Biologically accurate robotic legs get the gait right


July 10, 2012

This biologically accurate set of robotic legs comprises simplified versions of the human neural, musculoskeletal and sensory feedback systems

This biologically accurate set of robotic legs comprises simplified versions of the human neural, musculoskeletal and sensory feedback systems

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Moving forwards on two legs is one thing, walking with a recognizably human gait is quite another. While most humanoids have mastered the former, the latter is beyond the reach of most bipedal robots (though some are doing a good job at it) ... and there is a good reason for that. Recreating the way humans walk takes recreating the entire walking apparatus, complete with the skeletal, muscular and neural systems. That’s exactly what a group of researchers from the University of Arizona have done, creating what is reportedly the most biologically accurate set of robotic legs to ever walk the planet.

The machine comprises simplified versions of the human neural, musculoskeletal and sensory feedback systems. The goal of recreating the human walking gait with this unprecedented level of accuracy is for the scientists to better understand the processes that take place when we walk, and to provide a more definite answer to the question of how humans learn to walk in the first place. Then, it is hoped, this understanding can be translated into devising better ways to help spinal-cord-injury patients recover their ability to walk.

The robotic legs are unique in that they are controlled by a crude equivalent of the central pattern generator (CPG) - a neural network located in the spinal cord at the abdominal level and responsible for generating rhythmic muscle signals. These signals are modulated by the CPG as it gathers information from different body parts responding to external stimuli. As a result, we are able to walk without ever giving the activity much thought.

The most basic form of a CPG is called a half center and is made up of two neurons rhythmically alternating in producing a signal. An artificial version of a half center produces signals and gathers feedback from sensors in the robotic limbs, such as load sensors that notice when the angle of the walking surface has shifted.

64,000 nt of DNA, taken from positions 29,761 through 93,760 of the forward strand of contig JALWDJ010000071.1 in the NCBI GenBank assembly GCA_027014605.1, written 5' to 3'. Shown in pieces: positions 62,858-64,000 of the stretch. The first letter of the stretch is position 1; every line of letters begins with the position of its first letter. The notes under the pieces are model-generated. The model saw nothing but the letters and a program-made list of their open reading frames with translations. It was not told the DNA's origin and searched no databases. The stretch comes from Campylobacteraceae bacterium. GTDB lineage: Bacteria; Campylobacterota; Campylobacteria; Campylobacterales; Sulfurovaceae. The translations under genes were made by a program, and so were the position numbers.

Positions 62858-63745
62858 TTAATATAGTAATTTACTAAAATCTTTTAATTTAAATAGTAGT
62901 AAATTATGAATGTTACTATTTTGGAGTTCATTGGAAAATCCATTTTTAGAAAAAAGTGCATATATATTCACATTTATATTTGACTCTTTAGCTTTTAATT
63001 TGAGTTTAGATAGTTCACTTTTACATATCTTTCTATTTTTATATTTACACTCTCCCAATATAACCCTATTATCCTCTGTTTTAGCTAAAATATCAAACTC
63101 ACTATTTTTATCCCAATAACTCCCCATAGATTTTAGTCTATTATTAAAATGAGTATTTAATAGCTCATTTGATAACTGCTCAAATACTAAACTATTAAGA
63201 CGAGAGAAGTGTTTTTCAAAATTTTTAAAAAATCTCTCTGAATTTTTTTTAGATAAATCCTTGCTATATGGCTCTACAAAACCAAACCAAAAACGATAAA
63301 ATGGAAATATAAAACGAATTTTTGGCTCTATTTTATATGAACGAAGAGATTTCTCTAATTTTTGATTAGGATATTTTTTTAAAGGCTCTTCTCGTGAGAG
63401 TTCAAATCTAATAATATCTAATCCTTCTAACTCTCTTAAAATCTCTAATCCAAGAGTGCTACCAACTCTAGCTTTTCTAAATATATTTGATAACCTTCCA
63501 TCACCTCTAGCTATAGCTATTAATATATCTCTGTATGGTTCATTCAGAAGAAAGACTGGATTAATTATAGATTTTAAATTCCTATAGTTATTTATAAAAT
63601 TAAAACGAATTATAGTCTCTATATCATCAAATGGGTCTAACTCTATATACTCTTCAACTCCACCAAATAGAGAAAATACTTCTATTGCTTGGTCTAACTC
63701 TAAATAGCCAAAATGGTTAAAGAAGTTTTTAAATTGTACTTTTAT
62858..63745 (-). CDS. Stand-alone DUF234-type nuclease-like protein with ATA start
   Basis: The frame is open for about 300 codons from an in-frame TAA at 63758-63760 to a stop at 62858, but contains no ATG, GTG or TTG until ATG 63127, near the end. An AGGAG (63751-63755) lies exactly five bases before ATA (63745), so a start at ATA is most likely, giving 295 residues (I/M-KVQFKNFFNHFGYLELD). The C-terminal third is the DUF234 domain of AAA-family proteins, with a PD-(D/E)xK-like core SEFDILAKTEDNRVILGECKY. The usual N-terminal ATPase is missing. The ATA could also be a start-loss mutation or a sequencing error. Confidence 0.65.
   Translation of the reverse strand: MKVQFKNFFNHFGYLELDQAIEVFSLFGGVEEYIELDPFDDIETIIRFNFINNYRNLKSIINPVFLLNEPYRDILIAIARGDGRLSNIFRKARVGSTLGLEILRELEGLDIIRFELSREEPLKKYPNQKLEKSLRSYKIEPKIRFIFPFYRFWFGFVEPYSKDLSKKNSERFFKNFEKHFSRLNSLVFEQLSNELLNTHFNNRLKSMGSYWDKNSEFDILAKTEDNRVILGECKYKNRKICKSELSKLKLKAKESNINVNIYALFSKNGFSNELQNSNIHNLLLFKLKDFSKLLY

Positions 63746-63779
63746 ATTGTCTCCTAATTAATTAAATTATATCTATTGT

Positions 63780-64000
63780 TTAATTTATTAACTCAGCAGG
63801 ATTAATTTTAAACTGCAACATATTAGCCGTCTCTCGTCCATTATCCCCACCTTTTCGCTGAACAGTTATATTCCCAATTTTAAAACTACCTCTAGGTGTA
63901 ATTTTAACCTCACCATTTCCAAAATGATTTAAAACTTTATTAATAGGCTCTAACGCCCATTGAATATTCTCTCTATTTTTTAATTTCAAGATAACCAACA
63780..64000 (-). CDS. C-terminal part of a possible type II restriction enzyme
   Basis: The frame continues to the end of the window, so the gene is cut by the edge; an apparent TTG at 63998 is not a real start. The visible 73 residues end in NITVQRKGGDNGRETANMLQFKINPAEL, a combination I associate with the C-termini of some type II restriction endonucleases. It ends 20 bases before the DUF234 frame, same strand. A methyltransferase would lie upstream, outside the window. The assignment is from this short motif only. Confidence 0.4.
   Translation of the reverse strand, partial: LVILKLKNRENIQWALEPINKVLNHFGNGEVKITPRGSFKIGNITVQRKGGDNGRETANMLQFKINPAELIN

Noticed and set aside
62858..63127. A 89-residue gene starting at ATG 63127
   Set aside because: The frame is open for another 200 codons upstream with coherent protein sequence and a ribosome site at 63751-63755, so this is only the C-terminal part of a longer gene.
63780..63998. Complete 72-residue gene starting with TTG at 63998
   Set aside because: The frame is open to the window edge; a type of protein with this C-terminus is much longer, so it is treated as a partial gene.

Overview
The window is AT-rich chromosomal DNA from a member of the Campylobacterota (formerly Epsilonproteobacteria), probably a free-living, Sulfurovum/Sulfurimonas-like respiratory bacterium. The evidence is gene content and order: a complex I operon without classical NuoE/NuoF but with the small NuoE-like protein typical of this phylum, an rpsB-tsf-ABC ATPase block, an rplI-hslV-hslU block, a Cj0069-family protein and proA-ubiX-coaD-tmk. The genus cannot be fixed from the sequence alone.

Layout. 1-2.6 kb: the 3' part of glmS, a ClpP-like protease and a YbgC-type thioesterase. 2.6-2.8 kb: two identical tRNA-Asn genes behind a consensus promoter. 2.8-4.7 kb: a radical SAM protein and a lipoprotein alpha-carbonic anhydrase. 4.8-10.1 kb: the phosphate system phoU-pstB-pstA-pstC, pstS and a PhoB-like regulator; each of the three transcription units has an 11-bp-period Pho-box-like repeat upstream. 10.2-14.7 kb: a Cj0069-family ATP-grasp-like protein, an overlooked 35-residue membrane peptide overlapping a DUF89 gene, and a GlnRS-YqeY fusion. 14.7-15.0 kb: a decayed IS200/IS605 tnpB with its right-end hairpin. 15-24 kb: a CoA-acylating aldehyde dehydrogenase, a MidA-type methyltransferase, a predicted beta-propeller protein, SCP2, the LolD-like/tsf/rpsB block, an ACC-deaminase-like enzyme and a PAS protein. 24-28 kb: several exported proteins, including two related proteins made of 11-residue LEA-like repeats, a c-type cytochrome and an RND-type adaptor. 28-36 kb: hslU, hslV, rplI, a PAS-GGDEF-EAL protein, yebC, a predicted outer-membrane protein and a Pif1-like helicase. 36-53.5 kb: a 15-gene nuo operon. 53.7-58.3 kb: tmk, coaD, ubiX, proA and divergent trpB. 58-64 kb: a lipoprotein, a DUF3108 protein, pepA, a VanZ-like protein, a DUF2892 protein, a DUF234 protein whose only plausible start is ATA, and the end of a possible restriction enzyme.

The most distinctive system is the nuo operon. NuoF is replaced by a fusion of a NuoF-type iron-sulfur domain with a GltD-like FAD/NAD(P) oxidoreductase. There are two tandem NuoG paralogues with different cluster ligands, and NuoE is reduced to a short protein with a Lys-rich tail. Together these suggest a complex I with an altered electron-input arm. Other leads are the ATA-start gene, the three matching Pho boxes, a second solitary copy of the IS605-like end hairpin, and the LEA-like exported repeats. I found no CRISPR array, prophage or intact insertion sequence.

"Interestingly, we were able to produce a walking gait, without balance, which mimicked human walking with only a simple half-center controlling the hips and a set of reflex responses controlling the lower limb" said Dr Theresa Klein, co-author of the study. The current hypothesis is that, even before they learn to walk, babies already have a simple half-center, just like the one in the robot. As they gain more experience, the neural network learns how to support more complex walking behavior.

"This underlying network may also form the core of the CPG and may explain how people with spinal cord injuries can regain walking ability if properly stimulated in the months after the injury," added Dr Klein.

Check out the video below to see the biologically accurate robotic legs in action.

Source: RNSL University of Arizona

About the Author
Jan Belezina Formerly in charge of Engadget Poland, Jan Belezina's long time fascination with the advance of new technology has led him to become Gizmag's eyes and ears in Eastern Europe. All articles by Jan Belezina

With all the complexity of all the small moving parts even if we perfected biped robots they could never be cheap or reliable. They will also always be far less energy efficient than wheels. If anything the fact that technology has advanced this far and and for millions of dollars in research and parts all we have is barely functional prototypes has proven that bipeds are the worst idea in the history of robotics.

Why not instead focus some of that energy on a versatile wheeled platform that could easily navigate human-catered environments?